How to protect yourself from lightnings in case of thunderstorms

Foto via Thomas Gatzweiler, Flickr.
Pic via Thomas Gatzweiler, Flickr.

We are getting closer to autumn, one of the most popular seasons for walking the Camino de Santiago. It’s also the season, however, when rain and storms start to become more frequent. For those pilgrims walking the Camino, this presents a small but non-negligible risk: being struck by a lightning during a thunderstorm.

The risk of being hit by a lightning is indeed much higher in the countryside than in the city, since there are no tall buildings with metallic structures that might act as lightning rods. In order to prevent this, the best thing is to plan our route so that a hypothetical storm doesn’t catch us in the middle of the stage. Thus, we should follow these guidelines:

  • Pay attention to weather forecasts.
  • When in the road, observe the sky in case there are dark clouds or lightning flashes. Seek shelter in a safe place immediately if that’s the case.
  • During the summer, thunderstorms tend to take place after four in the afternoon, so try to plan your route so that you reach your destination before that time.

 

If, despite all, we are caught by a storm in the countryside, this is what we should do:

  • Avoid any high places, such as hills, and seek shelter in lower zones. It’s not a good idea to lie down on the floor, though, since electricity can travel along the ground.
  • Get rid of all metallic objects, and leave them at least 30 meters away. This also includes powering down and leaving cellphones.
  • In the same way, we should avoid metallic objects: fences, electric poles… as well as masses of water (rivers, puddles…).
  • Do not run, and much less with wet clothes. Your movement could create turbulences in the air that “attract” lightnings.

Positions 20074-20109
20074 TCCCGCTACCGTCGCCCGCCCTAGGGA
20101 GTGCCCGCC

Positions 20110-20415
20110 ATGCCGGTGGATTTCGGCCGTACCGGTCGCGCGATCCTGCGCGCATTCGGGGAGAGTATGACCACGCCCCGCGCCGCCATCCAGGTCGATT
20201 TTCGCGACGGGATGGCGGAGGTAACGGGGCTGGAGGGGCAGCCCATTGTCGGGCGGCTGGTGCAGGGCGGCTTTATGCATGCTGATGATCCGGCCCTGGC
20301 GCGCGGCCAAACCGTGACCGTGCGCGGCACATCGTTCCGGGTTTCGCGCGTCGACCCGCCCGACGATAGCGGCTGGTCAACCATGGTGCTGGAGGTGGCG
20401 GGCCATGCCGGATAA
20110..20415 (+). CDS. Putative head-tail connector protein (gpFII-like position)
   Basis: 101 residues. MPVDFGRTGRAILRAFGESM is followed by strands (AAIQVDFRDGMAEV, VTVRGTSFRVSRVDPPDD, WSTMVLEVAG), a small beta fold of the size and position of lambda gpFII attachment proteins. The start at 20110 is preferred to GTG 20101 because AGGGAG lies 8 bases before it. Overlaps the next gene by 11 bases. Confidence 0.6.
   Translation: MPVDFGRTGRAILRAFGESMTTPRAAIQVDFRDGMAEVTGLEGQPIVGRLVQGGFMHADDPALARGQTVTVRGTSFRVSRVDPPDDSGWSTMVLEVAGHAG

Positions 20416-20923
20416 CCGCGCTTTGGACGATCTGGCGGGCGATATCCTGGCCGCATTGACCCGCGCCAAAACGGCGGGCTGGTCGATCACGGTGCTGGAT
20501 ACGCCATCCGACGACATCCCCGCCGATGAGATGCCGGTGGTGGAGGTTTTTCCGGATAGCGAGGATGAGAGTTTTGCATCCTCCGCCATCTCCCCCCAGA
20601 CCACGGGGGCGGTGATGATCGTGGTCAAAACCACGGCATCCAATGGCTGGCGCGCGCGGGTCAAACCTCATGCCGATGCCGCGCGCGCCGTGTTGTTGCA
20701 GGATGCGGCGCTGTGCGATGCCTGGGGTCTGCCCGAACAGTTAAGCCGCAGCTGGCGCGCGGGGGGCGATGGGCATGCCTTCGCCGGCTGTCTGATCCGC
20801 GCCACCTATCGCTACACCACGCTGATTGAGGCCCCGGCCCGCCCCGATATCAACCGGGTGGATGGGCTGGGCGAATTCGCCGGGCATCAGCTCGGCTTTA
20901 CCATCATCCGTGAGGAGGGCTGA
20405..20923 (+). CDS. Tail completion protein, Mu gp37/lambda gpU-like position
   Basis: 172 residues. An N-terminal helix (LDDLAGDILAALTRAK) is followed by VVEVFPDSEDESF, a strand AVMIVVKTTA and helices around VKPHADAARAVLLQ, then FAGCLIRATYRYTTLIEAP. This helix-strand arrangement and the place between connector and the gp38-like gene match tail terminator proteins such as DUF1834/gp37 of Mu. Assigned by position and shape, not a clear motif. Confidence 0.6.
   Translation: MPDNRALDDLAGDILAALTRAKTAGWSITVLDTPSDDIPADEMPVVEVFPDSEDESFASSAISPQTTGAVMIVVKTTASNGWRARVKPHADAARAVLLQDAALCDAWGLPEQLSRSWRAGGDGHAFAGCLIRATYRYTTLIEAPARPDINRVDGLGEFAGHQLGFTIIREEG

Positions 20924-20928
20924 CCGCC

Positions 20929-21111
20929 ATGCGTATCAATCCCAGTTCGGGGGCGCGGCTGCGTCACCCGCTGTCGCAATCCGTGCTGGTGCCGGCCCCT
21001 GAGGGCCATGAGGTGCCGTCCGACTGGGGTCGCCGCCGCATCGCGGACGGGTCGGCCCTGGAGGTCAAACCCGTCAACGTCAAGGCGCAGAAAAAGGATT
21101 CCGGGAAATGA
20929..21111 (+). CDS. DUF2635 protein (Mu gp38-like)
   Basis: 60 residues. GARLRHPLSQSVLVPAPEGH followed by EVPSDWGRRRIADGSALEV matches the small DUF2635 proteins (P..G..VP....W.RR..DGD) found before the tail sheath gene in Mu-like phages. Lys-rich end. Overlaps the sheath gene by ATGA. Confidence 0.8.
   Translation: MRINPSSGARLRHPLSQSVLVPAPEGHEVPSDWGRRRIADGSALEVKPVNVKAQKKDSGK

• Avoid open, flat spaces, since we will stick out in the landscape and we could also attract lightnings.
  • In the same way, we should not seek shelter underneath solitary trees, rocks and other features that stick out from their surroundings.

 

Where should we hide then? A good place could be a forest or group of trees, specially if there are other taller trees nearby. However, the best place to hide in the countryside is a closed car, with the engine turned off, radio antenna lowered and windows closed. If lightning strikes it, the car will be electrically charged only on the outside, while the inside will be protected, thanks to the physical phenomenon known as “Faraday cage”. Nevertheless, we should be careful not to touch any metallic parts of the car once we get out.

If we cannot get in the car and have to remain outdoors, the best thing is to squat as low as possible, with hands on the knees and touching the floor only with your shoes.

If a person has been struck by a lightning, these are the first aid measures that we should perform:

  • If the person struck is unconscious, check for breathing and pulse.
  • If there’s no breath, mouth-to-mouth resucitation should be provided. If there’s no pulse, perform CPR (cardiopulmonary resuscitation). People suffering from cardiac arrest due to a lightning strike have more probabilities of recovery than those due to other causes; therefore, first aid should be performed as soon as possible.
  • Check also for other injuries, such as bone fractures or burns. Do not move the patient if there are vertebral fractures.
  • Keep the patient warm until medical help arrives.

 

(Source: Asociación Profesional de Agentes Forestales de la CC. AA. de Madrid).